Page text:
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Matsuyama's Mastery to Elevate Asia's Game

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Hideki Matsuyama's historic triumph in becoming the first Japanese winner at the Masters, looks set to also become a major gain for Asian golf.


South Korean An Byeong-hun certainly attests to that theory. When Yang Young-eun delivered Asia's maiden men's major title at the 2009 PGA Championship, An was among the multitude of Asian kids who were instantly inspired.


Two weeks after watching Yang defeat the great Tiger Woods in a head-to-head final-round duel at Hazeltine National, An won the prestigious US Amateur Championship at Southern Hills to become the youngest champion in its history at age 17.


A regular now on the PGA Tour, An expects to see a steep rise in Japanese kids and aspiring golfers from across Asia making a beeline to the US and emulating Matsuyama.


Over the years, a sprinkling of Japanese golfers have made their way onto the PGA Tour, with the likes of Isao Aoki, Shigeki Maruyama, Ryuji Imada and Satoshi Kodaira having won at least once at the game's highest level.


"You've seen YE Yang win the PGA in 2009 and since then, we've had 10 Korean-born players out here on the PGA Tour. We have two Japanese players now and I am sure we will see more and more soon as Hideki's win will propel that. It's not only great for Japanese golf, but also for Asian golf too," said An, who is competing in the RBC Heritage.


An has got to know Matsuyama better over the years, especially when they were International teammates at the 2019 Presidents Cup at Royal Melbourne. So, watching Matsuyama grind out a one-stroke victory at Augusta was "freaking unbelievable".


"He's the first Asian to do it at the Masters and I was watching on TV," added An.


"He was my teammate in the Presidents Cup and it's great to see someone from the Internationals win the Masters. The golf he played was amazing."


Future Talent on the Way


A new wave of Japanese talent, led by 22-year-old Takumi Kanaya, is fast ascending the world rankings, and is tipped to follow in Matsuyama's footsteps. Kanaya has already cut a path like Matsuyama. Both went to Tohoku Fukushi University, both won on the Japan Golf Tour as amateurs, and both won the Asia-Pacific Amateur.


Kodaira is the second Japanese golfer currently competing on the PGA Tour, and he reckons his countryman's breakthrough will be a boon for the game at home. And then there is also this summer's Olympic Games in Tokyo, where Matsuyama will now be the obvious main attraction.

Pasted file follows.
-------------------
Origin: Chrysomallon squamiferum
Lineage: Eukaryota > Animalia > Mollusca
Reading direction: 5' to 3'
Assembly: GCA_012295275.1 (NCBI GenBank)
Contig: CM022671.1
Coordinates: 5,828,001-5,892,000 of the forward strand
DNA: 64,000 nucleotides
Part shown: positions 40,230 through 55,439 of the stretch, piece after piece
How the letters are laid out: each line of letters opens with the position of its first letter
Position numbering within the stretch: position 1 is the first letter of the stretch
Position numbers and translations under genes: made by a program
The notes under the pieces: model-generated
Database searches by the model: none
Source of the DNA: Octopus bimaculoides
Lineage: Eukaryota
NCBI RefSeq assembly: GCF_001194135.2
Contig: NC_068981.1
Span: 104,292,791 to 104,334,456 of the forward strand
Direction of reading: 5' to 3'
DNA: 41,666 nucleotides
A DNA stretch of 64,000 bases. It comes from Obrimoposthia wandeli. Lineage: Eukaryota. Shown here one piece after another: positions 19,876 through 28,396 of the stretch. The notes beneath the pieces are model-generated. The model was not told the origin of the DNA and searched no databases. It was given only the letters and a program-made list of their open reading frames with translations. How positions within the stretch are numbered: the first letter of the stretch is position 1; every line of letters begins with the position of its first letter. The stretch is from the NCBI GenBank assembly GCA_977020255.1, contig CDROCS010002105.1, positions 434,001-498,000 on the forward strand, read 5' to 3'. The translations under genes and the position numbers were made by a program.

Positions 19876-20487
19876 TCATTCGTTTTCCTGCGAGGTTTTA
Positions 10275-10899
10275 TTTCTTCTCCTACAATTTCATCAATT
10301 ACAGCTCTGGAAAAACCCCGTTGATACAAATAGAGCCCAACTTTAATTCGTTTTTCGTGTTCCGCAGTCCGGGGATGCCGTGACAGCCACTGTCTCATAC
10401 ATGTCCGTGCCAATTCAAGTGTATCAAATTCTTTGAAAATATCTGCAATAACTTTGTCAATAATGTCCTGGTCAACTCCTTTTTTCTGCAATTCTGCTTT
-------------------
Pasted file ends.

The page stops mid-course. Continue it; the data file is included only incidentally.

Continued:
"Hideki winning the Masters is an amazing and historic achievement that he did on behalf of Japan," said Kodaira. "It's inspirational and definitely provides added motivation to the Japanese players competing in Japan and to those of us, myself included, playing in America to go out and try and win.


"It will only have a positive impact on the golf industry in Japan. Whether they are juniors already playing golf or the ones who have never touched a club in their life, kids across Japan will see that Hideki just won the Masters and will think to themselves that if Hideki can win, then I can win too.


"There are a few of us, including myself, that see this win and it makes us believe we can go out and win the Masters soon. My hope would be that those same feelings will carry over to the kids in Japan."


CT Pan of Chinese Taipei witnessed first-hand how good Matsuyama is when they partnered for two matches in the Presidents Cup two years ago. They won both their four-ball matches against Webb Simpson and Patrick Reed. Pan marvels at how the 29-year-old Matsuyama, now a six-time PGA Tour winner, handles the pressure and expectations of golf-crazy Japan.


"I am so happy for him. He was my teammate and we became good friends. I think he carries a lot of expectations of Japanese fans. Japan is a country where many people love golf and I believe they were expecting their own Masters winner all the time. He has a great attitude in his practice and in competition," said Pan.


India's Anirban Lahiri hopes golf in his native country will be inspired by Matsuyama's Masters heroics. “We are all really happy and proud of him. Anyone who knows himand I'm fortunate enough to know him a little bitsays he's just a fantastic guy," said Lahiri.


"He doesn't say much and he's soft spoken. He has got a big heart and genuinely loves the game and playing his best all the time. I know how much emotion he probably felt and still feels. It is probably still sinking in for him.


"Hideki does a lot of amazing things for golf in Asia. The Olympics are in Japan and the country will be boasting its own Masters champion heading into the Olympics ... how cool is that?"



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